Below are a few of the more interesting ones that presented last week:
Group IV Semiconductor. Operating in stealth out of Ottawa, this start-up has developed a new way to create light that is several times more efficient than your standard light bulb. The technology is neither fluorescent nor incandescent. It is not based on light-emitting diode technology. Rather, light is emitted using thin silicon-based films that are touted as more pleasing to the eye and longer lasting than existing lighting technologies. The nature of the technology means no vacuum or glass casing is needed, which means fewer materials, less waste and dramatically cheaper production costs.
Blue Energy Canada. We’ve heard all about solar, wind and geothermal energy, but less discussed is the constant back and forth movement, and thus power, of our ocean tides.
Vancouver-based Blue Energy has developed an underwater vertical turbine system that captures that movement to produce electricity. The company claims its technology can, in certain installations, produce electricity at 2 cents per kilowatt hour and it has already identified 200 coastal communities in B.C. and Alaska that could benefit. Countries such as Scotland, Chile and Korea are already knocking.
Here’s the kicker: the turbines can be built into physical structures, such as auto and train bridges that cross water, creating a “tidal fence”. In other words, bridges around the world could eventually double as massive, emission-free power plants, able to produce 500 megawatts or more.
Carmanah Technologies. What do bus shelters, roadways, airfields and the ocean have in common? It’s not easy lighting them up. Bringing basic light to a bus shelter means ripping up sidewalks and roads, which is a costly exercise for cash-strapped governments. Ditto for roads and airstrips. In the ocean, batteries can only last so long. Carmanah has combined solar, battery and LED technology to produce self-contained lighting units that can produce light for more than five years without the need to upgrade or recharge.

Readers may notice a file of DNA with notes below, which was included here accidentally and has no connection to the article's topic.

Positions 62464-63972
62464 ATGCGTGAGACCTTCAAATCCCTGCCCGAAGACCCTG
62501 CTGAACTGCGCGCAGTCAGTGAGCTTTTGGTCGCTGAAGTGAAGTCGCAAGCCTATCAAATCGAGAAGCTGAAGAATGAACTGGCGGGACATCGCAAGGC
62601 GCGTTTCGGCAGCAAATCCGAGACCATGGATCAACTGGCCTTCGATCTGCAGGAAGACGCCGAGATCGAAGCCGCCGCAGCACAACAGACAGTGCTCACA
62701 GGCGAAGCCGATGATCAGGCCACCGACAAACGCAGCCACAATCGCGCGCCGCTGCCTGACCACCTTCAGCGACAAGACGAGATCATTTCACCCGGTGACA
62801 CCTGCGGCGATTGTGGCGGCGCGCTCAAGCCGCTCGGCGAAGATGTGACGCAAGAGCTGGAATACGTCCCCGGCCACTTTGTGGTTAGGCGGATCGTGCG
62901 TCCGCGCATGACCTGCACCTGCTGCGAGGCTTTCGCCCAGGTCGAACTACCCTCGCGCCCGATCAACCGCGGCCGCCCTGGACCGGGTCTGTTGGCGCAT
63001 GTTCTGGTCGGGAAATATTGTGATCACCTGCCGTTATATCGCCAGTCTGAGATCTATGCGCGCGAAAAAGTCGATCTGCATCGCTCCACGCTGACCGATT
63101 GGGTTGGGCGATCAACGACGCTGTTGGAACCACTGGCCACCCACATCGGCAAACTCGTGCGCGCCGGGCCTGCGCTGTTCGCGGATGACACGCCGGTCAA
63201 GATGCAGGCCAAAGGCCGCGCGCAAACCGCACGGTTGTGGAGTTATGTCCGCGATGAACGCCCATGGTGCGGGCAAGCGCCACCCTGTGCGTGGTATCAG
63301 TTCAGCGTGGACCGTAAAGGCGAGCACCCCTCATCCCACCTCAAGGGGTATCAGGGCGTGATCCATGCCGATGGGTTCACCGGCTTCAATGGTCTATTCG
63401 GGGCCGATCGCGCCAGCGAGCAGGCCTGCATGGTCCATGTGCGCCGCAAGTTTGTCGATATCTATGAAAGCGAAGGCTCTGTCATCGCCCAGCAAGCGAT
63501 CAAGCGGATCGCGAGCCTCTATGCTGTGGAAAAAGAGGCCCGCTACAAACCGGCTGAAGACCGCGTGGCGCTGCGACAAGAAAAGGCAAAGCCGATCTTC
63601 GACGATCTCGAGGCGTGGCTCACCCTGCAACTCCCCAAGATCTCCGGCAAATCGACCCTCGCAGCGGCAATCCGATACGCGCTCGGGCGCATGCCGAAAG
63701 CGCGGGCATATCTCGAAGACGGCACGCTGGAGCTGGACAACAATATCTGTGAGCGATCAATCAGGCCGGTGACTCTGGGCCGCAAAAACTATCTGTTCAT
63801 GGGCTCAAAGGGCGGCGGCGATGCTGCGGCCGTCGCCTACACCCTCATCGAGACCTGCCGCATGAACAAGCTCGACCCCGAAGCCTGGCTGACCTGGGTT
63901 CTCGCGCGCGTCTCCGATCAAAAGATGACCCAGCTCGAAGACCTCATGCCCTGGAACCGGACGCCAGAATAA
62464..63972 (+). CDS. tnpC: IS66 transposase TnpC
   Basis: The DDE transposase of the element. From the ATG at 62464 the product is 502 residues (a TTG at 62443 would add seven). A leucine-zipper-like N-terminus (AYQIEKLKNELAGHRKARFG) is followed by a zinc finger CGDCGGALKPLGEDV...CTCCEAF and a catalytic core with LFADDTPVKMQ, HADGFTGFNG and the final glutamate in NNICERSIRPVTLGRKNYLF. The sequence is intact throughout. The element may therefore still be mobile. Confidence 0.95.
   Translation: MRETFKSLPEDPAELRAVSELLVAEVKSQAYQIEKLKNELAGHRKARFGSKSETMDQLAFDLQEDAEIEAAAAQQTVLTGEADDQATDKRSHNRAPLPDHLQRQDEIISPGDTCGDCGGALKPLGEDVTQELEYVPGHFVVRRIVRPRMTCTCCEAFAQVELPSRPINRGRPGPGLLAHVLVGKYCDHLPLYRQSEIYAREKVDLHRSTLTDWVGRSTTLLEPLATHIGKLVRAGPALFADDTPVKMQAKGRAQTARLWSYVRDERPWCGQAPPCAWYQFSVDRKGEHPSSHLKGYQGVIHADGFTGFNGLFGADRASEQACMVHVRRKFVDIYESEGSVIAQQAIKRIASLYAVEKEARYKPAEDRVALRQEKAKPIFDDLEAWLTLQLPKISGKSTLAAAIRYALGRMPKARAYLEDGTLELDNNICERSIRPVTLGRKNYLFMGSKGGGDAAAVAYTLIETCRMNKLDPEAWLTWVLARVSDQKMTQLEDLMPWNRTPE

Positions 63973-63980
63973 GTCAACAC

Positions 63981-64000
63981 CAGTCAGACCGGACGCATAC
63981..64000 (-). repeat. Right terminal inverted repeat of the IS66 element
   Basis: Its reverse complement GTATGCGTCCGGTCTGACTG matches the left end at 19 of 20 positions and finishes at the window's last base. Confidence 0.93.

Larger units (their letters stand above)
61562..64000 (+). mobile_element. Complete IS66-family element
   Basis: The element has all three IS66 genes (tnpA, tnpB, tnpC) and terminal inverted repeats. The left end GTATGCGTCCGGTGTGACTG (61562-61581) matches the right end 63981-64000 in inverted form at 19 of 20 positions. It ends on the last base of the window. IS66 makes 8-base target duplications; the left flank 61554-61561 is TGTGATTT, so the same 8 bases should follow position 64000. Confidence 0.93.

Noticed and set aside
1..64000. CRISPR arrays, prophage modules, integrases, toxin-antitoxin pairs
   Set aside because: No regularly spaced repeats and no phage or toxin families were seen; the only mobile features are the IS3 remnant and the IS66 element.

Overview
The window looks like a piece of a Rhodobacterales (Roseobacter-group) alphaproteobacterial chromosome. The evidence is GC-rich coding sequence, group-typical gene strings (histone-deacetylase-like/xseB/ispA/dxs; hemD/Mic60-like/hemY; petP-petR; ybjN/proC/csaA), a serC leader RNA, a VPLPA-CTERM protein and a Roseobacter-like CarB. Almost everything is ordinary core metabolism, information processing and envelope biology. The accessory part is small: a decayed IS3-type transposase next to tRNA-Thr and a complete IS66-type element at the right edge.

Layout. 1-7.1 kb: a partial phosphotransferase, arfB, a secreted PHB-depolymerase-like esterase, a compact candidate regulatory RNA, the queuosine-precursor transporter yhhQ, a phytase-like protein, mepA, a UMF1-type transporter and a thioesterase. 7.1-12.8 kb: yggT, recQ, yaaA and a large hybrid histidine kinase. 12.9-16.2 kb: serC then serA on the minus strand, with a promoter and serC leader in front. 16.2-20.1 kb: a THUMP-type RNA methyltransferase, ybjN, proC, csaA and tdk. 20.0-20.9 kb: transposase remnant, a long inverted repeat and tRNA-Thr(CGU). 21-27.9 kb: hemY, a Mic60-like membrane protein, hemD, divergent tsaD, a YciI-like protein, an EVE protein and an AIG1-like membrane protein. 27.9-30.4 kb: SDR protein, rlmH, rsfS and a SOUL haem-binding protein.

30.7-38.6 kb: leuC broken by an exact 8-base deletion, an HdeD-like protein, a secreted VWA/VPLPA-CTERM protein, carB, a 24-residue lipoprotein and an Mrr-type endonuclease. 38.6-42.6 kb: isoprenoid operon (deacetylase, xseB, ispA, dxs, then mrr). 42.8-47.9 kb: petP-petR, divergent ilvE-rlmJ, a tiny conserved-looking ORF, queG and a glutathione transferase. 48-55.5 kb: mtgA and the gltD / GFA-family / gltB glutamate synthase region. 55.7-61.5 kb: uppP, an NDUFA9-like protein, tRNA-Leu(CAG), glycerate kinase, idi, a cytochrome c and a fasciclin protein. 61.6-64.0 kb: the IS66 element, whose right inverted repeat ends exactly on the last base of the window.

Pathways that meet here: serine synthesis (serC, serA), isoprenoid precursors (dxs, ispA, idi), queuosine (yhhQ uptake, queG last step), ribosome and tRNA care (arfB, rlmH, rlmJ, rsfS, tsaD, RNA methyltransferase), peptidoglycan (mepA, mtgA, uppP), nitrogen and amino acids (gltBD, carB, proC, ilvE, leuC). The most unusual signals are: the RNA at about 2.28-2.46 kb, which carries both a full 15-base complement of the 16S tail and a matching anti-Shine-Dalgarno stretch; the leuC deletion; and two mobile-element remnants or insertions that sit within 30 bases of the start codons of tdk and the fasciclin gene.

The Victoria-based company has already sold 100,000 units in 110 countries, and not surprisingly, its products have become popular for marine applications and are attracting interest from the transportation industry. The technology is already a standard for the U.S. and Canadian coast guards.
HERA Hydrogen Storage Systems. Based in Longueuil, Quebec, this company is trying to solve the problem of hydrogen storage, which has been regularly cited as one of the three main barriers to creating a hydrogen economy. Its technology is based on metal hydrides – mined from rocks – which can absorb and de-absorb large amounts of hydrogen into a small space. Advancements in nanotechnology have helped HERA get the cost and weight of the hydrides down, making the technology a strong candidate for the hydrogen storage needs of fuel-cell cars.
The company is also trying to build an advanced, long-lasting nickel hydrogen battery based on hydride material. As the “longest lasting batteries known to us on earth,” as the company says, the goal would be to target this battery as a replacement for existing battery technology on hybrid vehicles, such as the Toyota Prius.
Finally, honourable mention must go to Oregon firm Hydration Technologies, which scored the highest “neat” points. The company has developed a “forward osmosis membrane” technology that can filter bad water into drinkable water.
Think of a quarter as the holes in the membrane and an industrial waste bin as a virus or bacteria. The water molecules can get through the membrane but all the nasty stuff is left out. Hydration Technologies’ products – Hydropacks and Hydrowells – are so easy to use, the company claims on its Web site, “that even a child can take muddy, life-threatening supply water and turn it into life-sustaining drink.”
Hence the urine reference at the beginning of this column.